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Does transnational terrorism reduce foreign direct investment? Business-related versus non-business-related terrorism


  • Matthew Powers

    (Department of Political Science, University of Illinois at Urbana-Champaign)

  • Seung-Whan Choi

    (Department of Political Science, University of Illinois at Chicago)


Although several existing studies examine the economic impact of transnational terrorism by referring to its potential to reduce foreign direct investment (FDI), they overlook possible differences in the effects of business-related and non-business-related terrorism. We argue that the former type of terror negatively affects FDI since it damages multinationals’ buildings, destroys their products, kills their employees, and causes a rise in insurance premiums. The latter type of terror, however, does not induce the same ramifications and should thus have little or less influence on a country’s FDI. In order to examine the effects of these two different types of transnational terrorism, we employ three different statistical techniques using data gleaned from the International Terrorism: Attributes of Terrorist Events (ITERATE) dataset. A cross-sectional, time-series data analysis of 123 developing countries during the period from 1980 to 2008 reveals that transnational terrorism that harms multinational businesses contributes to a decrease of foreign investment but transnational terrorism that afflicts non-business-related targets is statistically irrelevant. This implies that when countries implement counterterrorism measures that are directly intended to mitigate the impact of business-related terrorist activities, they are likely to attract more foreign capital and should therefore realize a greater degree of economic development.

Suggested Citation

  • Matthew Powers & Seung-Whan Choi, 2012. "Does transnational terrorism reduce foreign direct investment? Business-related versus non-business-related terrorism," Journal of Peace Research, Peace Research Institute Oslo, vol. 49(3), pages 407-422, May.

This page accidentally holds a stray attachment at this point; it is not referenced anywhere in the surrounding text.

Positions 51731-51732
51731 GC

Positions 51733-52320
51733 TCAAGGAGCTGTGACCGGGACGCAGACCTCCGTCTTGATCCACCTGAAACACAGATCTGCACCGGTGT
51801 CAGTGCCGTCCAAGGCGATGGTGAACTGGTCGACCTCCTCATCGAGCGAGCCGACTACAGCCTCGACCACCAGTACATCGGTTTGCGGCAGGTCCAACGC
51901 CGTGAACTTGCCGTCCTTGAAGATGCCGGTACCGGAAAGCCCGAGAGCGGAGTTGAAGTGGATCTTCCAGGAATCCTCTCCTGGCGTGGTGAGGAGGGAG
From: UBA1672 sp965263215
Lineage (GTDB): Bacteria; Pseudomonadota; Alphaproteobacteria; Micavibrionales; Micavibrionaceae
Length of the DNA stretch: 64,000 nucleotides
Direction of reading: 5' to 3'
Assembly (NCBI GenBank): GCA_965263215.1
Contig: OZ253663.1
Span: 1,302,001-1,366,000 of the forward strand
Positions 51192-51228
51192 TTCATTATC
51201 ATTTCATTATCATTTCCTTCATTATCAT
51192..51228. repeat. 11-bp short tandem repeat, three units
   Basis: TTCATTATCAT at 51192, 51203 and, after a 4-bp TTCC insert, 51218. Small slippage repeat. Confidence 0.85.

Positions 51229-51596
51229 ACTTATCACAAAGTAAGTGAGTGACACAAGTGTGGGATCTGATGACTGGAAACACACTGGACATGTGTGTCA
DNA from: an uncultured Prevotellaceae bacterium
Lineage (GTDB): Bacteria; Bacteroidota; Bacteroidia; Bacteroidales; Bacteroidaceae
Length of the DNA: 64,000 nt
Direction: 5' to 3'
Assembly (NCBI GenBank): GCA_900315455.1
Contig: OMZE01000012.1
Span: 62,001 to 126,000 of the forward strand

• Handle: RePEc:sae:joupea:v:49:y:2012:i:3:p:407-422

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    Cited by:

    1. repec:pal:jintbs:v:48:y:2017:i:7:d:10.1057_s41267-017-0079-7 is not listed on IDEAS
    2. Mazhar Yasin MUGHAL & Amar Iqbal ANWAR, 2013. "Foreign Financial Flows and Terrorism In Developing Countries," Working Papers 2013-2014_1, CATT - UPPA - Université de Pau et des Pays de l'Adour, revised Sep 2013.
    3. Simplice Asongu & Jacinta Nwachukwu, 2018. "Fighting Terrorism: Empirics on Policy Harmonisation," German Economic Review, Verein für Socialpolitik, vol. 19(3), pages 237-259, August.
    4. Caroline T Witte & Martijn J Burger & Elena I Ianchovichina & Enrico Pennings, 2017. "Dodging bullets: The heterogeneous effect of political violence on greenfield FDI," Journal of International Business Studies, Palgrave Macmillan;Academy of International Business, vol. 48(7), pages 862-892, September.
    5. Alice Y. Ouyang & Ramkishen S. Rajan, 2017. "Impact of Terrorism on Cross-Border Mergers and Acquisitions (M&As): Prevalence, Frequency and Intensity," Open Economies Review, Springer, vol. 28(1), pages 79-106, February.
    6. repec:gam:jecomi:v:7:y:2019:i:2:p:38-:d:228678 is not listed on IDEAS
    7. repec:gam:jsusta:v:10:y:2018:i:12:p:4553-:d:187252 is not listed on IDEAS


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